I had a similar problem - though it was after a decade of work. At the end of the day, I'd come to hate technology, writing software, engineering management (especially), and pretty much the entire industry. And, in the interest of full disclosure - I had some pretty good management.

But I was burning out. I changed careers (within tech) and became a Scrum Master, only to find that I started to miss coding and problem solving, since those skills were rarely in use.

Then, I moved into consulting. I've never looked back. I try to balance multiple clients at the same time, because love having the different challenges these clients require. All of a sudden I'm focusing on a core competency (DevOps in my case), but I get to see the world from Python, C#, Java, and even Physical Hardware scenarios. But that generalist approach doesn't work for everyone.

Try different things. See if you can take a couple of hours a week to poke around with new technologies, or industries. Trying to take the bull by its horns is the key.

stevejalim 1 day ago 0 replies      
Hit me up directly (address in profile) and I'll sort you out with a free copy of http://leanpub.com/freelancedeveloperbook - it'll be food for thought, at least
Ask HN: Should a login page use SSL?
4 points by MarkHarmon  1 day ago   5 comments top 4
mechanical_fish 22 hours ago 0 replies      
You're correct about the forums, of course, but obviously the real problem is this:

their lack of support for encrypted password transmission for their mail server

Unacceptable. Get the heck out of there before you lose something vital.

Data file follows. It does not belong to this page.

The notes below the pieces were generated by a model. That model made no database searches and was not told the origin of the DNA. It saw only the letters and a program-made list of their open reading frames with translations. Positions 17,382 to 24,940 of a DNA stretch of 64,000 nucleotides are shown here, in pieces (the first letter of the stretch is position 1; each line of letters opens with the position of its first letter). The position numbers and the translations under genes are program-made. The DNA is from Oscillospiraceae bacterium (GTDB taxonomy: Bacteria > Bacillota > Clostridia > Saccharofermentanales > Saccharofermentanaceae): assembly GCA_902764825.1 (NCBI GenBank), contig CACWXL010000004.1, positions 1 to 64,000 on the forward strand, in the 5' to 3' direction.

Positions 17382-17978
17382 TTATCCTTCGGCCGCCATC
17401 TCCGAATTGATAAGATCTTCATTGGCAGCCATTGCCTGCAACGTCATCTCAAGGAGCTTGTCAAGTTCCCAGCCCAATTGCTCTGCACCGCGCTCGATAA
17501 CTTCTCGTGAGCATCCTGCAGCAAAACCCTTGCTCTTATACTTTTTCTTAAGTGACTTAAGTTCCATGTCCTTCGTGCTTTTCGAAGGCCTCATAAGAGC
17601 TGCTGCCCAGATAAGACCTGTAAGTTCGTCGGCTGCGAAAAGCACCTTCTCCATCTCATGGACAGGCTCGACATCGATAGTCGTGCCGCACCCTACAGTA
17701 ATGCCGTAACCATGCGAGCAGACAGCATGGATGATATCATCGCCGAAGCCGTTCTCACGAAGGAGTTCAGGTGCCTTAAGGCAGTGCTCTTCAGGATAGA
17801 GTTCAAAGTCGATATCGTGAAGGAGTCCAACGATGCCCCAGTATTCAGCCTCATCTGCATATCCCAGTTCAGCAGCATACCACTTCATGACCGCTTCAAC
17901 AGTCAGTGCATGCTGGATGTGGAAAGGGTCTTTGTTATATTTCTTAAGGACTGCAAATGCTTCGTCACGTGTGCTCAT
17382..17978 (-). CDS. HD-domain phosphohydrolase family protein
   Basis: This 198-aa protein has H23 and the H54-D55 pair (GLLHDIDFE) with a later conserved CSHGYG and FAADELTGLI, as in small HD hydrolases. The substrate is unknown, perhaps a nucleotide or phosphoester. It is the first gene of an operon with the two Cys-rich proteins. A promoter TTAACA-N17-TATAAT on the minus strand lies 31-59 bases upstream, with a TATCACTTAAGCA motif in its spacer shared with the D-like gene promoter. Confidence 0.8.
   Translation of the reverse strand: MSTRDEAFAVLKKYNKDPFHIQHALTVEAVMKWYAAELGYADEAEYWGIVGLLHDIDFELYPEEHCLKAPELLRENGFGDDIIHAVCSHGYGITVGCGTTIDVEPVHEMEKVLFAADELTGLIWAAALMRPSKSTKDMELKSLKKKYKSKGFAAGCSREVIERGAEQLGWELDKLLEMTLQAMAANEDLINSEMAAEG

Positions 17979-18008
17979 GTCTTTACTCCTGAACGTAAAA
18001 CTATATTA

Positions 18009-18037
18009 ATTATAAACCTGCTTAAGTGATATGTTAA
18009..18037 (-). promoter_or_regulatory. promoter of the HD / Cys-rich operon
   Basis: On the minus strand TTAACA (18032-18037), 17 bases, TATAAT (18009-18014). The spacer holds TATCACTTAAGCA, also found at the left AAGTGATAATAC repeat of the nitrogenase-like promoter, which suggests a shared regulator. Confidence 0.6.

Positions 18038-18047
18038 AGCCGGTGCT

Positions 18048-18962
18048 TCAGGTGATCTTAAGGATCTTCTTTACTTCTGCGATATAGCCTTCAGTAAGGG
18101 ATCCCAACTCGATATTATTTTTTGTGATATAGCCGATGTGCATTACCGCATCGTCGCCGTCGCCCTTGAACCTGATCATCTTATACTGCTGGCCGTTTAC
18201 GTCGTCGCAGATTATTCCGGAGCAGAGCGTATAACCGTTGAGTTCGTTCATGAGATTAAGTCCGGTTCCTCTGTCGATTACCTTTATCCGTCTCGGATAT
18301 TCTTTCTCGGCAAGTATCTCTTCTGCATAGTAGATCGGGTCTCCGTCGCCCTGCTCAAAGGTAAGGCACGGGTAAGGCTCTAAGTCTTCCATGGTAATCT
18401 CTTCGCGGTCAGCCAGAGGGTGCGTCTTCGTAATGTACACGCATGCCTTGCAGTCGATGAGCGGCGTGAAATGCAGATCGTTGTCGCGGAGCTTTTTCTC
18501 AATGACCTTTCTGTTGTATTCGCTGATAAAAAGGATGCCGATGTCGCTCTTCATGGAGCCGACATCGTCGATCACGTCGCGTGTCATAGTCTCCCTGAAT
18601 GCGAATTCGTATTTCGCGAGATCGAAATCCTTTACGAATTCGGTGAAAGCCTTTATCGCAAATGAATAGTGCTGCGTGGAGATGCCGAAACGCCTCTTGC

That's the thing about being shipshape. Why do you focus on getting the little things right? Because the attitude you bring to the little things is the same one you bring to the big things. And because, especially in security or reliability, big problems are built out of minor problems that accumulate or escalate without warning.

tectonic 1 day ago 0 replies      

Beyond that, there's really no excuse for not using SSL everywhere now. If a site has user data, or requires any sort of login, it should use SSL everywhere.

ctb_mg 23 hours ago 1 reply      
Looks like more head-in-the-sand security from people who aren't detail oriented. Yes, your login pages need SSL.

Perceived rarity has nothing to do with it! A password is being transmitted in plaintext.

If forum passwords weren't a target then why are so many website databases a primary target lately? They steal the crappy, unsalted hashes and emails and go to town at other services where they are likely to use the same password.

I can't believe we are having this discussion!

minglot 22 hours ago 0 replies      
You absolutely should have SSL be required when having a login form. Like 'ctb_mg' said, it's hard to believe we are having this discussion. It's scary where plaintext goes and how easy it is to intercept.

The tough thing is that not too many years ago it was perfectly normal to not use https for logins into anything except ecommerce, online banking, and serious corporate and government stuff. Even Gmail didn't default to https until a few years ago - long after they were huge!